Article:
The real child support wakes up at 2am and holds this kid because she had a bad dream. Watching them repeatedly say “Look at me” when they’re just doing a jumping jack or something similar. Being woken up from a deep sleep to find they forgot they had homework and need your help with math in a way you never learned. For a child to simply hear the words out of a father’s mouth: “I’m so proud of you.”
More than ever, our children need men to fill in these critical gaps. That’s child support. This is fatherhood. No amount of money equals the absence of a father.
In the middle is the child. Given the inconsistencies of the root (parenting), we cannot be surprised at the inconsistencies that some of our children exhibit. Unable to deal with conflict, they fight or shoot. Without ever receiving affection or validation from their parents, they lust for it on the street from others with youthful behavior (stealing cars, fighting, criminal behavior). We wonder why – in many cases – juvenile delinquency is increasing.
Inconsistent parenting by us leads to inconsistent little people and their behavior. Not always, but in many cases.
I wish I had the magic solution to all of this while witnessing these stories firsthand. But we can start anywhere. Each example I have given is a combination of real-life incidents. It plays every school year and keeps growing. We as parents and as a community need to be more conscious about our parenting. The community and elected officials need to be more aware of support (housing, finance, mental health services, etc.). We as parents must be intentional in the attitude we take towards these children. Holding them accountable when they start to stray, mimicking adult behaviors they are meant to mimic, and preventing the traumas passed on to us from reaching them. To break these generational curses.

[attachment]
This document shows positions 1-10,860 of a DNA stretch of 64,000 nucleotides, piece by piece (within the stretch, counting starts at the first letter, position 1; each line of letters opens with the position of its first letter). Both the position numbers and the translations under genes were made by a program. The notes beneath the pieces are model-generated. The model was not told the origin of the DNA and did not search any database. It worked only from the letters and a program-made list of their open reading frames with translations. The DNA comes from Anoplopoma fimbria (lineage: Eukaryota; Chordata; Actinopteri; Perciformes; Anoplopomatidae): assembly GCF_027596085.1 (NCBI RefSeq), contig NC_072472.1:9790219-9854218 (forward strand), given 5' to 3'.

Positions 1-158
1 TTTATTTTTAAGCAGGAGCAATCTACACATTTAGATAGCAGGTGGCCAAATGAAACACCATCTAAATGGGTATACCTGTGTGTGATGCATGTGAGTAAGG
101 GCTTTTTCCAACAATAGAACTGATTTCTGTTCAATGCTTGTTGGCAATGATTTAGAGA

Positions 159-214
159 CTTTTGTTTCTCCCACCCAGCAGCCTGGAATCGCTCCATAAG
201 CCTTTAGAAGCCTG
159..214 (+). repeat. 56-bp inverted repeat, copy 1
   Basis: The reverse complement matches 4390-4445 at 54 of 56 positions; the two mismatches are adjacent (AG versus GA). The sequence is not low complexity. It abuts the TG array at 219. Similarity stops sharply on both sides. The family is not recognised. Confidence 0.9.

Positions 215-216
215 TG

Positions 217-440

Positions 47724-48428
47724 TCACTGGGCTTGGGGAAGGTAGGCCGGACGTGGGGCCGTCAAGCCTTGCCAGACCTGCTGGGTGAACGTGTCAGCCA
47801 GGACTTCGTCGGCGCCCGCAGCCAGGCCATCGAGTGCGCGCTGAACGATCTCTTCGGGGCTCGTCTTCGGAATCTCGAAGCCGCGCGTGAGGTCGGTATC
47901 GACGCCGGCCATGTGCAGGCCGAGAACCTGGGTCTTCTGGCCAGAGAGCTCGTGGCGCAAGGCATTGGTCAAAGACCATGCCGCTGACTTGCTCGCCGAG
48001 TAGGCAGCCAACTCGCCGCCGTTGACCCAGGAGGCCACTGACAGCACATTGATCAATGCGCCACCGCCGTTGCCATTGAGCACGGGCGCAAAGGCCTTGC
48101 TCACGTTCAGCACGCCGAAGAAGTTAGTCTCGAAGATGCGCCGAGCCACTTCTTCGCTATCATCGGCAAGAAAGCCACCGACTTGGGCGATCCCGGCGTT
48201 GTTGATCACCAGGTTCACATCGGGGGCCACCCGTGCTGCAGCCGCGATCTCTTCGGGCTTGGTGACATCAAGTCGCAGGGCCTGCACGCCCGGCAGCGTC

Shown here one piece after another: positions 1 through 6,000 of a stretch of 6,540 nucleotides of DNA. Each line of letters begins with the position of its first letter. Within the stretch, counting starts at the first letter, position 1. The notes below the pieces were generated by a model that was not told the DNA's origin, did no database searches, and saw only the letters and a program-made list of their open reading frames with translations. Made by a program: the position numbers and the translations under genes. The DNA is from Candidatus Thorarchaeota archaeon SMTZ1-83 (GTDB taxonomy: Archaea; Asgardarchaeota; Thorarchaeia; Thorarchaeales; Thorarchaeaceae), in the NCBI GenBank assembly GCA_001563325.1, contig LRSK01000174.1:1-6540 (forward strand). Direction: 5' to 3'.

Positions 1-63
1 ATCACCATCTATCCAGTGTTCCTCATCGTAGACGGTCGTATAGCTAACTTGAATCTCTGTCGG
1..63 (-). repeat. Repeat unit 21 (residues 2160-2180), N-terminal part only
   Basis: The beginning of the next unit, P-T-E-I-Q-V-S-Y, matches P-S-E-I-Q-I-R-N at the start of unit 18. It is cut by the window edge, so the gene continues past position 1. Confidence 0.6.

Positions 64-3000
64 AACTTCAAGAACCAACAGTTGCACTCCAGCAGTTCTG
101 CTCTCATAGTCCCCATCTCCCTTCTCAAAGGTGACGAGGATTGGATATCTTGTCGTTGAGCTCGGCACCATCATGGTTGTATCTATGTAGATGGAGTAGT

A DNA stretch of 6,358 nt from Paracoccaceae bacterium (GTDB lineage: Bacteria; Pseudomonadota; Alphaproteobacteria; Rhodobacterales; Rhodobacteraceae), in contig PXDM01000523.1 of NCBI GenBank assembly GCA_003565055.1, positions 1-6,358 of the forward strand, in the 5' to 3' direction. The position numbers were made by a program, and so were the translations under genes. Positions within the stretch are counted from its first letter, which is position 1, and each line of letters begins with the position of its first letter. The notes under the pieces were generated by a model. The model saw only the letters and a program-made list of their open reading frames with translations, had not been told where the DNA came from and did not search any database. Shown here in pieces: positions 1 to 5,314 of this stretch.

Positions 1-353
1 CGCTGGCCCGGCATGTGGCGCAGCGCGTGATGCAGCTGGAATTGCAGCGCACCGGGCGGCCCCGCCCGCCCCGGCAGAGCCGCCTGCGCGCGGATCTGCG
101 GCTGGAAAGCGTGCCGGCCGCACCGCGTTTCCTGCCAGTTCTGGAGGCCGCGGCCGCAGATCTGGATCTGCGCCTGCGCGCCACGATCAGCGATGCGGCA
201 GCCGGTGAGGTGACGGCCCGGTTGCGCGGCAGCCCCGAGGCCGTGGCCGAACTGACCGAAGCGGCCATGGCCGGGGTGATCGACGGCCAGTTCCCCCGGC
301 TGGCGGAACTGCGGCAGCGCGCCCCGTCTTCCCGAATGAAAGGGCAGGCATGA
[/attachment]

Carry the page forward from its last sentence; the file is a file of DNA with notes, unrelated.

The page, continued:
There are some experiences children need to have in order to be whole. It’s the little things that count. A little trip out of town, the family sitting around a table at dinner and saying: “I love you”, “I am proud of you”, “I am glad that you are my child”, common tasks and responsibilities, etc. Give them the tools to become sane by giving them as few traumatic experiences as possible.
A normal human brain is not fully developed until the early to mid 20s. This is projected without serious traumatic experiences. The more traumatic experiences (crying at home, poverty, domestic violence, motherless home, fatherless home, lack of love, missed necessary experiences) slow down this process.
When a child constantly experiences pain, poverty, absence, and violence, these are neuropathies etched into their brain. It will take extensive therapy to reverse them and find new ways to enable them to respond better in these situations.
For this reason, Frederick Douglass said, “It is easier to build up strong children than to mend broken men.”
This problem cannot be left to one school district alone to solve. This is an all-man-on-deck approach required to save the village.
“Children who do not feel embraced by the village will burn it down to feel its warmth…” – African proverb
— Demario Boone is the director of public safety at Peoria Public Schools